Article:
Spending and Achievement in Kansas

It’s been a while since we’ve posted here, hasn’t it? Sorry about that. It’s time to blow off the dust and get some blog entries up.

Last week the Flint Hills Center for Public Policy released K-12 Spending and Achievement in Kansas: 2007 Edition (PDF). It lays out the basic facts about performance of Kansas schools over the last decade. Spending has gone up a lot. Achievement? Not so much.

One person sent us a somewhat scathing reply, which included the following: “this is really just about pushing vouchers and not about the truth, isn’t it???”

It is true that if you look at the Flint Hills web site, you’ll find a paper from March 2004 called A Voucher Proposal For Kansas (PDF). It’s no secret: we think that K-12 education could benefit from some choice and competition. The most dynamic parts of the economy are those in which businesses have to vigorously compete with each other. So businesses in competitive industries provide our every day products and services.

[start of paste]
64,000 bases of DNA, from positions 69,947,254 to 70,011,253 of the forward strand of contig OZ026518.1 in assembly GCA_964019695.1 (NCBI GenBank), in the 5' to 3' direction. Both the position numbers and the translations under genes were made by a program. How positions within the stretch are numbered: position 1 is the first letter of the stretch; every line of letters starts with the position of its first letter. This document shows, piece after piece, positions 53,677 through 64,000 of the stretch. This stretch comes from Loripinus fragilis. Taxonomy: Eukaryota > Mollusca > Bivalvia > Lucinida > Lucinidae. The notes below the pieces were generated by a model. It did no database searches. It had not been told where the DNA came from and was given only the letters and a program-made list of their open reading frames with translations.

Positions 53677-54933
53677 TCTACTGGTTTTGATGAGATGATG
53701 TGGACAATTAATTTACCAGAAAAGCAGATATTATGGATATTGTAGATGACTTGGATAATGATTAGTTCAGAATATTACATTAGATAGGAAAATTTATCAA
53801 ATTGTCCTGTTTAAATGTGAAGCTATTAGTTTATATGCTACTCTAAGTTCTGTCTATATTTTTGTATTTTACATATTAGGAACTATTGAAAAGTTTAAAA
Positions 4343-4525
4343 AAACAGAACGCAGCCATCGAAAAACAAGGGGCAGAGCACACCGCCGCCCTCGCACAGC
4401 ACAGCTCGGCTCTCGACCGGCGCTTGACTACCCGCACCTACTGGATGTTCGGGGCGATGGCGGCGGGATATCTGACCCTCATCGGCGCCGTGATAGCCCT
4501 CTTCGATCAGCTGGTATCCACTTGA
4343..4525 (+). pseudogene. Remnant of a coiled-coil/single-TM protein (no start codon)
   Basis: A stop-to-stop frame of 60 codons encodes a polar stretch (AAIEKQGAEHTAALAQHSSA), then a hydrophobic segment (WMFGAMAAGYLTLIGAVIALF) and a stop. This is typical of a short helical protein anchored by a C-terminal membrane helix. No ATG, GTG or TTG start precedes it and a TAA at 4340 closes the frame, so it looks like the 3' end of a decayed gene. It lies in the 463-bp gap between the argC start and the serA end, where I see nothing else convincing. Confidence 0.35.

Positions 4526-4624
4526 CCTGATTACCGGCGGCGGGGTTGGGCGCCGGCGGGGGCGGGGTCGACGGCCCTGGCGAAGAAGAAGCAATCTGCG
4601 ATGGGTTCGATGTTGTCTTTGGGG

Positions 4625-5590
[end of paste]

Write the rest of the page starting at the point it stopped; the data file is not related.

We even have some competition in preschool and in higher education. In both cases, in fact, people can use tax credits or vouchers (the Pell Grant, which goes to college students, is a voucher) to purchase services. That’s because in our political system, the country has collectively decided that it’s important for government to help people purchase preschool or university education. But note: our system also recognizes that government does not need to be the only organization in the game.

Opponents of vouchers, and of school choice* seem to believe that what matters is not that children get educated before they enter university, but that if tax dollars are involved, they do so only in an organization controlled by a unit of government. That’s an unfortunate emphasis on structure over purpose.

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